But you know...that the world is so misinformed about the US actually works well. It allows much of the US to remain Nirvana unto themselves and prevents the God-awful transplants who want life to imitate TV/Film.

S
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Old 04-09-2009, 04:19 PM
 
Location: Christchurch, New Zealand
141 posts, read 206,045 times
Reputation: 123
I went to the US on my first OE and absolutely loved it. Spent 3 months travelling around, then spent some time with an uncle in SC so got to see some small town stuff too. Since then I have pretty much travelled the world and have lived in the UK for 3 years. The US still holds a fascination for me and if I ever had had the opportunity to have worked there, I wouldve taken it up without any hesitation. The people are friendly and cant to do enough for you to showcase their country and their lifestyle. I admire their patriotism. You cant compare Europe and the US...they are completely different.
My wife & I plan to spend do a big road trip in the US when we retire one day.
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Old 04-09-2009, 04:31 PM
 
Location: Paramus, NJ
471 posts, read 846,208 times
Reputation: 175
Quote:
Originally Posted by Trimac20 View Post
I notice a lot of Australians dismiss the US as an interesting tourist destination because they think the culture is shallow and plastic, and it's too similar to Australia.
I don't know about you but when I went to Disney Land for my spring holiday last year, there were a lot of Australians visiting that area. A lot of families....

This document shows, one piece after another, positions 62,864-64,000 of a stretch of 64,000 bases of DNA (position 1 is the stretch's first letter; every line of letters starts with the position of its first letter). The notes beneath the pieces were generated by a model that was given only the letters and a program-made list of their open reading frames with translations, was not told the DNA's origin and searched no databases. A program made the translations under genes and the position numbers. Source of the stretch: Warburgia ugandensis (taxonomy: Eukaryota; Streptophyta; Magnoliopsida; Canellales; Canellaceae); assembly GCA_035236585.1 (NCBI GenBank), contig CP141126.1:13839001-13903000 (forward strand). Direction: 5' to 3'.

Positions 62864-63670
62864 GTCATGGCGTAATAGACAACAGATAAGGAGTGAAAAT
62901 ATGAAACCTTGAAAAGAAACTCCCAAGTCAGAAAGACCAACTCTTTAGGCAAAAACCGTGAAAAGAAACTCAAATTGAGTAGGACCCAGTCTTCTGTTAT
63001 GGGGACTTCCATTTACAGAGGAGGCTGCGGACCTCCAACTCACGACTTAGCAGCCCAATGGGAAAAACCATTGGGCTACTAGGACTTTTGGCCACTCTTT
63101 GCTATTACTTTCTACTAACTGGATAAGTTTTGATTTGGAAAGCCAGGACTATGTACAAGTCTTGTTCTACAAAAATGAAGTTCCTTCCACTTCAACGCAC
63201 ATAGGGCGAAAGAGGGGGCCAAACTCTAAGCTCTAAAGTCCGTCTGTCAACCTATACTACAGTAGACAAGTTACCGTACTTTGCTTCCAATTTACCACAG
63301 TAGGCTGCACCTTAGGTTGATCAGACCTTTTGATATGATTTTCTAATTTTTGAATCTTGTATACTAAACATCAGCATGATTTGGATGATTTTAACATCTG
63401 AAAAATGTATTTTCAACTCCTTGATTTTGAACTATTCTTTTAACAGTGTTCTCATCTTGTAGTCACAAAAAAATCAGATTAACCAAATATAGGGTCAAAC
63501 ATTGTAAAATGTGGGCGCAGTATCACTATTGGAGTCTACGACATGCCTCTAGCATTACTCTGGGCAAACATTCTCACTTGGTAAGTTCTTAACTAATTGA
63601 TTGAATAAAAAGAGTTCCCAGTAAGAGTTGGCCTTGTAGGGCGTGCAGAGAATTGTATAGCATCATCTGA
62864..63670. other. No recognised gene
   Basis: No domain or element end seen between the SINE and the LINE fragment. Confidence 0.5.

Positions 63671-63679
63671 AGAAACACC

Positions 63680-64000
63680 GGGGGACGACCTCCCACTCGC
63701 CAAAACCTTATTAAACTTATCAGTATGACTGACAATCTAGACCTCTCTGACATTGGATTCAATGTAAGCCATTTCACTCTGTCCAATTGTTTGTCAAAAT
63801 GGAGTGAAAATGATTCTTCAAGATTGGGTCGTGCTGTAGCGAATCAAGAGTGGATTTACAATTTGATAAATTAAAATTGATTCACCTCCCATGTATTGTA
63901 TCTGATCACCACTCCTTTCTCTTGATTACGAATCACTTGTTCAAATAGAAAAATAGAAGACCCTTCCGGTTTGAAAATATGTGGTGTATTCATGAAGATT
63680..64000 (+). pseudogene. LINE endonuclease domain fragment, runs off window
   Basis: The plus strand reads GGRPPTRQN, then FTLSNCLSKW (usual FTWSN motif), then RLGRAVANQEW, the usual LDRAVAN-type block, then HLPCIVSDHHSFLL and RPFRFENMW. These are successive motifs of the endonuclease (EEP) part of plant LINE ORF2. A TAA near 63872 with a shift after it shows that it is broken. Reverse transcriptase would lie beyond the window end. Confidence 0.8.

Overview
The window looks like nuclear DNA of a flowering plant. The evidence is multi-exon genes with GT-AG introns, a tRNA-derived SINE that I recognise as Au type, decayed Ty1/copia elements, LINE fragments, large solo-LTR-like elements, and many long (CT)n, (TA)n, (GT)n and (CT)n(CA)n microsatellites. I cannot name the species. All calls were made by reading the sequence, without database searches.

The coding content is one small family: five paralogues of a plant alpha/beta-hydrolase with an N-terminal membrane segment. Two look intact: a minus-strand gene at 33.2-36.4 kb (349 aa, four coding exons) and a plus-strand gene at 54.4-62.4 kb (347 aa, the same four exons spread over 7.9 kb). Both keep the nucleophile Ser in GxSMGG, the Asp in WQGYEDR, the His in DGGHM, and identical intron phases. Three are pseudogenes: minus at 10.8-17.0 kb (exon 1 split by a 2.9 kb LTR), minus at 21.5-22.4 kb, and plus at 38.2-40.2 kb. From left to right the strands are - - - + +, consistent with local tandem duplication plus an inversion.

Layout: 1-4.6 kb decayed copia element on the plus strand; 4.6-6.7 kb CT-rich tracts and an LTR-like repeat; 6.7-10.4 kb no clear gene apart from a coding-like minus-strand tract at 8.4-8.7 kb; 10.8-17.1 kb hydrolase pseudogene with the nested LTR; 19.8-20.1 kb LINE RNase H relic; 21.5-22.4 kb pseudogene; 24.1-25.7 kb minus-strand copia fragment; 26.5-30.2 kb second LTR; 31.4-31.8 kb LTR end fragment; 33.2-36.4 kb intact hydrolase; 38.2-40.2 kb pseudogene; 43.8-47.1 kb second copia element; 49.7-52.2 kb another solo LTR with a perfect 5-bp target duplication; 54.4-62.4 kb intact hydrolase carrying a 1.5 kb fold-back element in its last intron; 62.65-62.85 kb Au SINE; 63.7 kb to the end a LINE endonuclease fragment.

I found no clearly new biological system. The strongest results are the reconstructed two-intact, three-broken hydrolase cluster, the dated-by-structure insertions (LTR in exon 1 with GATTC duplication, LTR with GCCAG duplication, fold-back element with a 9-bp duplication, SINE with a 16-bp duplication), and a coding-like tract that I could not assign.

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Old 04-09-2009, 07:58 PM
 
Location: So. Dak.
13,496 posts, read 25,506,298 times
Reputation: 14858
ALL Black Hills: Mount Rushmore, Sturgis & Deadwood

You guys, come and visit my state. Here's a preview of it. When you click on the pic of Custer State Park, wait cause it'll bring up several more pics.
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Old 04-09-2009, 08:20 PM
 
Location: The western periphery of Terra Australis
24,691 posts, read 19,887,979 times
Reputation: 11862
Great post sandpontian! It's an attitude that a good part of the population seems to hold, especially among my arty, intellectual, friends who seem to equate culture etc with Europe and be dismissive of America. This annoys me. Any 'enlightened' person will not fence off any part of the world because of some pre-conceived prejudice. I think every country is worth visiting, but American should be mandatory merely to understand where a lot of our culture came from. And you're right, apart from parts of California I think the US is very different to here in look, culture.etc. You know, I think I'd feel more at home in rural New England or something than here, despite being Aussie.
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Old 04-09-2009, 09:18 PM
 
Location: Sunshine Coast, BC
10,800 posts, read 5,055,996 times
Reputation: 17582
Quote:
Originally Posted by Sleddog905 View Post
It doesn't sound like you'll be heading this direction, but if you haven't been yet, I highly recommend Glacier NP in northern Montana.
Hey sleddog, thank you for the suggestion, that's definitely on the list for a later trip. I tried to work it into this itinerary but it was going to be too rushed. I regret not going there back when we lived in Vancouver but we will get there some day. This trip though, we're sticking to the Southwest, which has always fascinated me. I've been before, but a long time ago and for not long enough. I am so looking forward to the diverse terrain, history, culture and food. I love American cuisine.
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Old 04-09-2009, 09:25 PM
 
Location: Sunshine Coast, BC
10,800 posts, read 5,055,996 times
Reputation: 17582
Love your post, Sandpointian.
Wish I could rep you more than once for that!